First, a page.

The first list I located was titled Manifest of Alien Passengers of the United States. It is a form of the ship’s manifest but with a physical description of each passenger and the name, address and relationship of the person who paid for the passage. There was the name of my grandfather, Sam Hiller, who paid for the passage of his family, including his unmarried sister, Rana. This documented the passage of my great-aunt Rana, after whom my sister, Rona, was named.

With this, I had proof of my family’s courageous journey on the SS Rotterdam, which arrived at Ellis Island on July 3, 1920. It was a gift for my mother, my family and mostly definitely for myself. But it was only part of my journey.


Become a Detective

You are solving a mystery, and although Google is a wonderful tool, it only scratches the surface when it comes to researching Jewish genealogy.

In attempting to identify my paternal grandparents’ shtetl, I was unable to find anything close to the spelling of Grysk, which appeared on my grandfather Morris Ruderman’s Declaration of Intention for Naturalization, signed in 1916. I joined jewishgen.org, a Web site with thousand of databases, research tools and resources for starting out on the genealogical quest. I began conducting searches for the surname Ruderman and for the Russian towns that may have been Grysk.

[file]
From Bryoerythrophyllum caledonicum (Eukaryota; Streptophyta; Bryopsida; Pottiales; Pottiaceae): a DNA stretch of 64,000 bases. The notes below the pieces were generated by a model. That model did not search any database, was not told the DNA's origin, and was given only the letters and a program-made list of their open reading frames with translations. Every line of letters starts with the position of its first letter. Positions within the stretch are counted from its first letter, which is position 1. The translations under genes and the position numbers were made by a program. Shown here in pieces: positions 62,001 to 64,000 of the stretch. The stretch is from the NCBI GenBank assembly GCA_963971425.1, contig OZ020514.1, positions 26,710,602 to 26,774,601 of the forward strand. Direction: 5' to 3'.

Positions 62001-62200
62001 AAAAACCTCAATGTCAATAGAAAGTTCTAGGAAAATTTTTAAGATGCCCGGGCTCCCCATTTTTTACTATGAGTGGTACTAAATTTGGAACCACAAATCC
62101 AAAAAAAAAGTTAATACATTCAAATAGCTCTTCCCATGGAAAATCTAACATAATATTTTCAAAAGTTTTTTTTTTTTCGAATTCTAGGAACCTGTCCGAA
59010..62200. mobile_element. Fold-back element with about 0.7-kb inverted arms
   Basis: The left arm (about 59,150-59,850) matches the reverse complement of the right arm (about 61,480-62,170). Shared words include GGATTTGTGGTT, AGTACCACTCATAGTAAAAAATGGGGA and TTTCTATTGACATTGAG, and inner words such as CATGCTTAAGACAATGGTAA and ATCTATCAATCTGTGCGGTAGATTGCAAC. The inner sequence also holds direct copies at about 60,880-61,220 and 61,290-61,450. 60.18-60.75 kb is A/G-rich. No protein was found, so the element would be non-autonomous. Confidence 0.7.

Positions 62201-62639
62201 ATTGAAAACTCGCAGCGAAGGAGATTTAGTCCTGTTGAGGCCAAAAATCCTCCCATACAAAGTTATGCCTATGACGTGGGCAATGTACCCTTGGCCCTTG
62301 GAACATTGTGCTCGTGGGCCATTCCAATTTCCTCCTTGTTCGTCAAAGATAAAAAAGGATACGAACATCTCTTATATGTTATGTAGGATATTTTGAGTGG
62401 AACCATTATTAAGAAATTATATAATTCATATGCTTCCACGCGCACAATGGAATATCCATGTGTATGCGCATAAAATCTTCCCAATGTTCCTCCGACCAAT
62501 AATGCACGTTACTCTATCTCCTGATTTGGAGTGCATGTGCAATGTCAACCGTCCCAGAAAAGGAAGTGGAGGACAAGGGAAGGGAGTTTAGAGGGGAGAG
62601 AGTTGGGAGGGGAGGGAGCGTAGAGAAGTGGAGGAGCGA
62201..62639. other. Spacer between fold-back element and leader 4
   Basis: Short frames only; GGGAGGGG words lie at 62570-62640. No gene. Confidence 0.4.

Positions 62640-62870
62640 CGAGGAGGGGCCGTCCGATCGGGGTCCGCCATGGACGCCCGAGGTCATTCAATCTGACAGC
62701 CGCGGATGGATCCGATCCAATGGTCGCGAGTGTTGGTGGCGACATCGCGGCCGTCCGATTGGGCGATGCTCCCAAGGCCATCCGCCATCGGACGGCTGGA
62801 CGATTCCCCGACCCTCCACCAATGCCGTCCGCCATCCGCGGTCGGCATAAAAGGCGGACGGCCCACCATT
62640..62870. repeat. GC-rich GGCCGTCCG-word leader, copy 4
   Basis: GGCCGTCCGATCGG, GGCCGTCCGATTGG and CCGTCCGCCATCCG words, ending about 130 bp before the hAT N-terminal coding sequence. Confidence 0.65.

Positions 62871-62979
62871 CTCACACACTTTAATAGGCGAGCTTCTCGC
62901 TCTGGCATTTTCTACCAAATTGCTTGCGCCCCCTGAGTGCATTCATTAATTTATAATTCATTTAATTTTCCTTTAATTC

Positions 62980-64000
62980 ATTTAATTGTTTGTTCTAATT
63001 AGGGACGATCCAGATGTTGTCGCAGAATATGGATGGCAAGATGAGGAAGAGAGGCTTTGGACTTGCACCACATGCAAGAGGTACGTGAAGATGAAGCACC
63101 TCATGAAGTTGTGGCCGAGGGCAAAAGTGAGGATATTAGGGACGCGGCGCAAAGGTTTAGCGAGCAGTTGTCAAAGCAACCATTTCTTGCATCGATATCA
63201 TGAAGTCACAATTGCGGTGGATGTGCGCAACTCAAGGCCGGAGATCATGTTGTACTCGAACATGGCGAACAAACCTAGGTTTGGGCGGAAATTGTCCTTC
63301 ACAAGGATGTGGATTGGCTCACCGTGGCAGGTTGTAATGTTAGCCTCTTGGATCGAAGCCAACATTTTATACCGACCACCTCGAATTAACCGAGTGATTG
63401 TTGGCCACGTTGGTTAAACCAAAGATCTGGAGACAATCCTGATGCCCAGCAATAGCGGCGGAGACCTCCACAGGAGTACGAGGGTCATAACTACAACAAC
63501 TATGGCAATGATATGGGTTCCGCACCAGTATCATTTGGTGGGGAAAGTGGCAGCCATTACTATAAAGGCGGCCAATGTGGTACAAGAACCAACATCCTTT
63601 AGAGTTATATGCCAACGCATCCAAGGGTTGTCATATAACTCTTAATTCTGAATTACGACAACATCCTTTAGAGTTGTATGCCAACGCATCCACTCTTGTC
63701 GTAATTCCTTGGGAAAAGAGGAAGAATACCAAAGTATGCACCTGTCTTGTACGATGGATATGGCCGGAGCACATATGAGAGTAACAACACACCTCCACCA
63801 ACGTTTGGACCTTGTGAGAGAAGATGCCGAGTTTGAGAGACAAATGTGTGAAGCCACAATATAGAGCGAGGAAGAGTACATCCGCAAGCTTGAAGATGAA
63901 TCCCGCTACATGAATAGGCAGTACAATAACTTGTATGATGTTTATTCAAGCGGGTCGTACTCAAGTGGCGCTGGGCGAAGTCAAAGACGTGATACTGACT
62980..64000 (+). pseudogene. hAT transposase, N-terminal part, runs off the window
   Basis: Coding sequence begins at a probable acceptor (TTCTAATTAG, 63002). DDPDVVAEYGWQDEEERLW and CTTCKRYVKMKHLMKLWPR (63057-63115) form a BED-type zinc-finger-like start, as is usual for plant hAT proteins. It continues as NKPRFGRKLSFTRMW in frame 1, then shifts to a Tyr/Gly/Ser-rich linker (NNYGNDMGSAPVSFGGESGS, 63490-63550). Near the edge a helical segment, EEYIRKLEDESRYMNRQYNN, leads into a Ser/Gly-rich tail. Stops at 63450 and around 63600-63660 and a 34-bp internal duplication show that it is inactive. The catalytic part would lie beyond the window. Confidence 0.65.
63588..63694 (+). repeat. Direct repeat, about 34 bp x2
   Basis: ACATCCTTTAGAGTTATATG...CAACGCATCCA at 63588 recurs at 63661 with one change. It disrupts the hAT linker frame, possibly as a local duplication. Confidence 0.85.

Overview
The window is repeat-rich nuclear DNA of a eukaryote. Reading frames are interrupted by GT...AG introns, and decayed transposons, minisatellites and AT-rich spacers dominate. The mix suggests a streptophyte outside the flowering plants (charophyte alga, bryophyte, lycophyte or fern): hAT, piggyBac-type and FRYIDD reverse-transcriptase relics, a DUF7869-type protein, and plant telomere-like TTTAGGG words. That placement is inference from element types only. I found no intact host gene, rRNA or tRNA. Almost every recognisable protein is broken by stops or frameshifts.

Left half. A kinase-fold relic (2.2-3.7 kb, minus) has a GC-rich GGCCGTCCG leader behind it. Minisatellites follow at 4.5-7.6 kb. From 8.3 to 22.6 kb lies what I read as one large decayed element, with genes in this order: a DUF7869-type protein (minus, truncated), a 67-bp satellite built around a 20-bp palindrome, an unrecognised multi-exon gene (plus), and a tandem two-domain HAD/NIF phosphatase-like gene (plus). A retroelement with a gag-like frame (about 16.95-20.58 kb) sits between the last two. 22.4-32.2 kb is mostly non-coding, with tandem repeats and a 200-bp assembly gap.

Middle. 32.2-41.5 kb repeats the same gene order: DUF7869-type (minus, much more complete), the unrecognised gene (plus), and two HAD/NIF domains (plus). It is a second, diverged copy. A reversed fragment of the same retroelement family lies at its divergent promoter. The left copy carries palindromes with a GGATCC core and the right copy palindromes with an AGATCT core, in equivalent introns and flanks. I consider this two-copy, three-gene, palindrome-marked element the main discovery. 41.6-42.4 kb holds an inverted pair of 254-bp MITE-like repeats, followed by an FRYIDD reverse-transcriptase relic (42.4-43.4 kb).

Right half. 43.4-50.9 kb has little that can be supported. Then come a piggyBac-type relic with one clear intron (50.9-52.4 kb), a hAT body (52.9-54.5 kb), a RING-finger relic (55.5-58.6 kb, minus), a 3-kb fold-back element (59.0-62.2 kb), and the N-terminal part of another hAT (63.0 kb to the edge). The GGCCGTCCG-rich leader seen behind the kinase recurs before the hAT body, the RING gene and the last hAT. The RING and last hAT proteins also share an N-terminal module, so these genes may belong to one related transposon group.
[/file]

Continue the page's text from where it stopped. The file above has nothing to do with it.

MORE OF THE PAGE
Grysk became Kraysk (which was the spelling of this tiny shtetl), formerly in the district of Vileika in the province of Vilna, which in the late 19th and early 20th centuries was part of Lithuania and now is part of Belarus. Kraisk was one of the smallest shtetls included in the First All-Russian Census, taken in 1897. It had just under 700 residents, more than 500 of whom were Jews. I immediately envisioned my family living the lives of the characters in “Fiddler on the Roof.”

In January 2008, after discovering the Jewish Heritage Research Group of Belarus online, I began corresponding with the director, Yuri Dorn, who lives in Belarus.
Just months before my initial e-mail, authorities had been notified that new road construction had caused a slide at the Jewish cemetery in Kraisk. They counted 48 tombstones, mostly facing the ground. The disturbing news was intensified after Tatiana, a young Jewish woman living in the United States but whose grandmother is perhaps one of the only remaining Jews in Kraisk, forwarded photos of the cemetery, including an exposed skull in desperate need of reburying.